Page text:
Skip to main content

Pakistani newlyweds decapitated by bride's family in honor killing

By Shelby Lin Erdman, CNN
updated 11:54 AM EDT, Sun June 29, 2014
  • Newlyweds in Pakistan are killed by the bride's family over opposition to the wedding
  • Police say the couple was lured back to the bride's village, tied up and beheaded
  • Family members turned themselves in after the murders and are now jailed

(CNN) -- A young newlywed couple in northeastern Pakistan died a horrible death at the hands of the bride's family in the latest honor killing in the nation, police in Pakistan said Saturday.

The couple, identified as Sajjad Ahmed, 26, and Muawia Bibi, 18, were married by a Pakistani court on June 18 against the wishes of the Bibi family, Punjab police official Mohammad Ahsanullah told CNN.

On Thursday, the bride's father and uncles lured the couple back to the village of Satrah in Punjab province, where Ahsanullah said the pair were tied up and then decapitated.

Despite the fact that there were no outside witnesses, family members turned themselves in to police and are now jailed in the Sialkot district of Punjab, Ahsanulluh said.

Outrage over honor killings in Pakistan
Human rights activist speaks on violence
Getting away with murder in Pakistan
Fighting honor killings in Muslim world

Such killings often originate from tribal traditions in Pakistan and usually happen in rural areas. Human rights activists said bystanders, including police, don't often interfere because the killings are considered to be family matters.

According to the United Nations, some 5,000 women are murdered by family members in honor killings every year.

However, women's advocacy groups believe the crime is underreported and that the actual death toll from this all too common crime is actually much higher.

In Pakistan, 869 women were victims of honor killings last year, according to the country's human rights commission.

Earlier in June, 18-year-old Saba Masqood was found left for dead inside of a sack in a canal in Pakistan, injured by gunfire. She accused her brother and father of shooting her because they didn't approve of her marriage to a neighbor. She survived, but many aren't so lucky.

Last month, the death of a pregnant Pakistani woman made headlines around the world.

Farzana Parveen, 25, was attacked with bricks by about 20 people, including members of her immediate family, police said. And her husband, Mohammad Iqbal, told CNN that he had killed his first wife six years ago so he could marry Parveen.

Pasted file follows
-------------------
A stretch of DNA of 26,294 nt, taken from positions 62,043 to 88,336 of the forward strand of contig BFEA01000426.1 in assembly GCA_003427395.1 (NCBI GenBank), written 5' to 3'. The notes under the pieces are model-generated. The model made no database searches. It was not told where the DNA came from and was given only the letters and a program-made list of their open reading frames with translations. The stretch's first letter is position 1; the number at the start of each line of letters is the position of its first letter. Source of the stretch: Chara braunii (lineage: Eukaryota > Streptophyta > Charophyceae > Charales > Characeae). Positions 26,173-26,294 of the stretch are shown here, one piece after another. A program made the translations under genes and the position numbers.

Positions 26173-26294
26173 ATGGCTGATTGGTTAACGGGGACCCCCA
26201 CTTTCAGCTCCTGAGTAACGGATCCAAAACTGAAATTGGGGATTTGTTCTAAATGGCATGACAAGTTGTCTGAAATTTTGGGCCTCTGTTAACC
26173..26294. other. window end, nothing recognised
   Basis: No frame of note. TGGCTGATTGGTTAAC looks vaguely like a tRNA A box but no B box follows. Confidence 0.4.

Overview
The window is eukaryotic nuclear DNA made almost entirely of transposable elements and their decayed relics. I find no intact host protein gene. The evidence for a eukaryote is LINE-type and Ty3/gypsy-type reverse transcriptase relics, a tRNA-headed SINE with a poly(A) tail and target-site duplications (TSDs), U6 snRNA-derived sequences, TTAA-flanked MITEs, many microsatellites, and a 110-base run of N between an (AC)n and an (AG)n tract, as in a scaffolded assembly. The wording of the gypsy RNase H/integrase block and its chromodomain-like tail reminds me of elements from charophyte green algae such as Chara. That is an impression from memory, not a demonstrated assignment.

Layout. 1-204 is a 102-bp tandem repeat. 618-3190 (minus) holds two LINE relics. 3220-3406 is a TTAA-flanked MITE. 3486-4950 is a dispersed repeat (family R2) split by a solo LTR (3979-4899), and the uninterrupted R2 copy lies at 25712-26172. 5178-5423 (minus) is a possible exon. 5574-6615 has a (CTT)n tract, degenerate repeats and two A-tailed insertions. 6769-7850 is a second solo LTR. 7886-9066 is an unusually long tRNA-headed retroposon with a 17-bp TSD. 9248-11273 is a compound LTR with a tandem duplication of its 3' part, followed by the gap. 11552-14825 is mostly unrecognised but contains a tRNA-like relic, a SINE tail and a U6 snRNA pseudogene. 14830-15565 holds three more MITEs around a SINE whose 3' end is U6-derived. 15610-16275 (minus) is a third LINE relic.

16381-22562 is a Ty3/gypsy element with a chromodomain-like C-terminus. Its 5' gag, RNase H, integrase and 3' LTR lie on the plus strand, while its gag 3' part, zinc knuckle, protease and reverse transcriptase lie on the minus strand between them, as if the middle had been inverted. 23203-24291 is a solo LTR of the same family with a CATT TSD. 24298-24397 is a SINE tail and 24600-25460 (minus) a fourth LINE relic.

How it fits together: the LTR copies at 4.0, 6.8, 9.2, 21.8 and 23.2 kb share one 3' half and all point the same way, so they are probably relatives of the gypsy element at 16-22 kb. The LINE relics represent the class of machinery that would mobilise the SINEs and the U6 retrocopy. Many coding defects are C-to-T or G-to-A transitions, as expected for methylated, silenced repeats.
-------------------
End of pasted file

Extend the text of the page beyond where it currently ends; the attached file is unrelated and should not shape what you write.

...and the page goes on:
Pregnant Pakistani woman beaten to death with bricks

I killed my first wife, stoned Pakistani woman's husband says

CNN's Sophia Saifi and Deborah E. Bloom contributed to this report.

Part of complete coverage on
'Honor' murders
updated 6:44 PM EDT, Wed August 22, 2012
From behind the steel bars of his jail cell, Muhammad Ismail described with uncanny ease how he shot and killed for honor his wife and two relatives. And he says:
From his jail cell, Muhammad Ismail described with uncanny ease how he shot and killed his wife and two relatives.
updated 1:56 PM EST, Mon January 30, 2012
New York University's Irshad Manji says Muslims must learn to differentiate between culture and religion to end the killing.
"This idea that 'somehow a girl has besmirched our honor and therefore the thing to do is kill her' is bizarre," one expert says.
updated 1:01 PM EDT, Thu August 23, 2012
One woman's death alerted Palestinians to so-called "honor" murders, and led to harsher laws. CNN's Diana Magnay reports.
updated 5:35 PM EDT, Fri August 24, 2012
A woman who escaped being forced into marriage as a girl campaigns in UK schools against arranged marriages and so-called "honor" crimes.
updated 1:02 AM EDT, Mon August 20, 2012
CNN's Atika Shubert takes a look at the 'honor' murder of Shafilea Ahmed, a teen of Pakistani descent who lived in England.
updated 7:48 AM EDT, Fri August 24, 2012
A woman tells CNN how she is living under the threat of death because she asked for a divorce.
updated 11:05 PM EST, Sun January 29, 2012
CNN's Ralitsa Vassileva talks with Engy Abdelkader of Karamah about "honor" killings in Muslim communities.